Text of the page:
Volcanic eruptions are not only being studied for the effects they can have on a developing world, but scientists are also looking into why volcanic eruptions may have been key in planet Earth’s evolution, as well.
Volcanic materials, including ash, were powerful pieces of the the building blocks of what to be a future planet.
During the Cretaceous period about 145 million years ago, volcanoes unleashed massive amounts of material from Tonto Hill, being some of the most active of all volcanoes at the time.
According to Time Magazine, Tonto Hill erupted nearly every summer at 2,800 to 3,400 feet per second, spewing tons of magma.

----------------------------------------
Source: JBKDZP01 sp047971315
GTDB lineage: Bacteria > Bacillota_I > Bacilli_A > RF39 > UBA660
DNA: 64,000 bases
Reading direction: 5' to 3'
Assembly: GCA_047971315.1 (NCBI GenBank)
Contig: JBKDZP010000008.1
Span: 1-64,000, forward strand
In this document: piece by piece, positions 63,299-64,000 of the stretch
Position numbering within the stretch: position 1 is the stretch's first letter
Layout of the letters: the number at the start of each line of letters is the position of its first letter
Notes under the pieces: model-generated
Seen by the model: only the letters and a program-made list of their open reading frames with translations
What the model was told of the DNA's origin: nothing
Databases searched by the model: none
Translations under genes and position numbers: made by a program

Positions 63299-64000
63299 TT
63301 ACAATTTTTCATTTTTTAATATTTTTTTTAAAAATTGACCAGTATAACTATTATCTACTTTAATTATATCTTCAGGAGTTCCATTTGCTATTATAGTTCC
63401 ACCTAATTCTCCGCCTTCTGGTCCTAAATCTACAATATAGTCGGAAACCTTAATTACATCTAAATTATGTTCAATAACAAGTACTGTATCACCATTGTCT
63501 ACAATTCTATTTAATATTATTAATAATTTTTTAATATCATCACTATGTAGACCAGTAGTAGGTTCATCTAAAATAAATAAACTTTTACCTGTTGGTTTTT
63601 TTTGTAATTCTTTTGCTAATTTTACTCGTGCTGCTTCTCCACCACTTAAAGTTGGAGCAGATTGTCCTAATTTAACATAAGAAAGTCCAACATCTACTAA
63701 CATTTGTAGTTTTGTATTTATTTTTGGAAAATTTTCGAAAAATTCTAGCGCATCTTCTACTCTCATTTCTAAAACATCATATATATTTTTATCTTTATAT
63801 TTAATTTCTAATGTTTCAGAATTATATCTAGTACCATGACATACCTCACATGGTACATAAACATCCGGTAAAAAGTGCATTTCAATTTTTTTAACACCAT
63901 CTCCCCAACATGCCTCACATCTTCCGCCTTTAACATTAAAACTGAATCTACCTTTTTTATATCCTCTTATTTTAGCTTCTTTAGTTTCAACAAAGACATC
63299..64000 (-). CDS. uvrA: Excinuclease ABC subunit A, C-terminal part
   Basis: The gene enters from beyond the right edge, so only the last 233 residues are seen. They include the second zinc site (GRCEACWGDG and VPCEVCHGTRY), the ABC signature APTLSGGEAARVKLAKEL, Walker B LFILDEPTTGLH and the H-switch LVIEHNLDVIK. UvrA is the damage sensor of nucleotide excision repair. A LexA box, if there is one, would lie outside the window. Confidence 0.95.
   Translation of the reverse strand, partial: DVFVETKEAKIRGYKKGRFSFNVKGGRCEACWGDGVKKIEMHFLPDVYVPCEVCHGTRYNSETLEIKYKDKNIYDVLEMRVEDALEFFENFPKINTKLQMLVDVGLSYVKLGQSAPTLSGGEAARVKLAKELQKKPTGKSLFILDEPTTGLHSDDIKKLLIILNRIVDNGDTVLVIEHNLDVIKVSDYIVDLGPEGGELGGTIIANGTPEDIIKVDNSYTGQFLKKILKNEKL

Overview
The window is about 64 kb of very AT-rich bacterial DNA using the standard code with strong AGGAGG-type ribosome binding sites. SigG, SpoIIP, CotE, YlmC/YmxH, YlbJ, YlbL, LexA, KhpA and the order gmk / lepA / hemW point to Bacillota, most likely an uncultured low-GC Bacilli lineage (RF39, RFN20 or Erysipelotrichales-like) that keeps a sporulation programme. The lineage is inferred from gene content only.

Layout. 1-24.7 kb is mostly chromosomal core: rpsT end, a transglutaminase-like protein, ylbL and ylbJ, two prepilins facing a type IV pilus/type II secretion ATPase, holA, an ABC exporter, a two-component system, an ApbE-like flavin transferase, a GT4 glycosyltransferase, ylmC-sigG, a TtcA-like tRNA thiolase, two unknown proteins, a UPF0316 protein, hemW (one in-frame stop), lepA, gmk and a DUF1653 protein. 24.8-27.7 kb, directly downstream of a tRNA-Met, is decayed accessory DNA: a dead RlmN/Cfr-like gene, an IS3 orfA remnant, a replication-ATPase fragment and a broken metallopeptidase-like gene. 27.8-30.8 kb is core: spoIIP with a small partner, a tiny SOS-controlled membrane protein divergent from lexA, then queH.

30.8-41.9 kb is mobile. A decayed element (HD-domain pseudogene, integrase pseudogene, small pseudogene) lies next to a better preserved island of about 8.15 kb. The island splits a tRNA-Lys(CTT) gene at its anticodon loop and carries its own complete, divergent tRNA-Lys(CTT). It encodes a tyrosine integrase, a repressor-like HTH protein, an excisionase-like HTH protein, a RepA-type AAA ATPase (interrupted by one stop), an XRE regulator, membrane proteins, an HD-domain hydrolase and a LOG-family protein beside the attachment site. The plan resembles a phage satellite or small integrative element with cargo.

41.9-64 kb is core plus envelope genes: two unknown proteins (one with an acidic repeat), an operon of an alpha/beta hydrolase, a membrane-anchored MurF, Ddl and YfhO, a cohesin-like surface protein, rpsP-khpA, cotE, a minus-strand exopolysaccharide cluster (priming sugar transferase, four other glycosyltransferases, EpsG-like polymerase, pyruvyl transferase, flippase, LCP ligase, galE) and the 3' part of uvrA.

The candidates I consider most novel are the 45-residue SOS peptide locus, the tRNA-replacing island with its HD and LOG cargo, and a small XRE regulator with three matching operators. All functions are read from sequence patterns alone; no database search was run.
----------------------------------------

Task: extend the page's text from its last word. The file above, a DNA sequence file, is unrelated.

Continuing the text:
This volcanic activity powered the rise of herbivores, including large-bodied dinosaurs, in what would become the late Cretaceous period in the 20th century.
Tiles in Istanbul, Turkey, which date back to the end of the Cretaceous period, reveal how the impact of volcanoes eventually allowed dinosaurs to thrive.
“This is how life started to flourish and develop,” Dr. Przemyslaw Szarka, of SITA, told Time. “At this point, you only have one volcanism, Tonto Hill. But suddenly you had these tremendous eruptions, becoming very organized in about 1,600 years. Suddenly there are other volcanoes. This is when the dinosaurs finally arose.”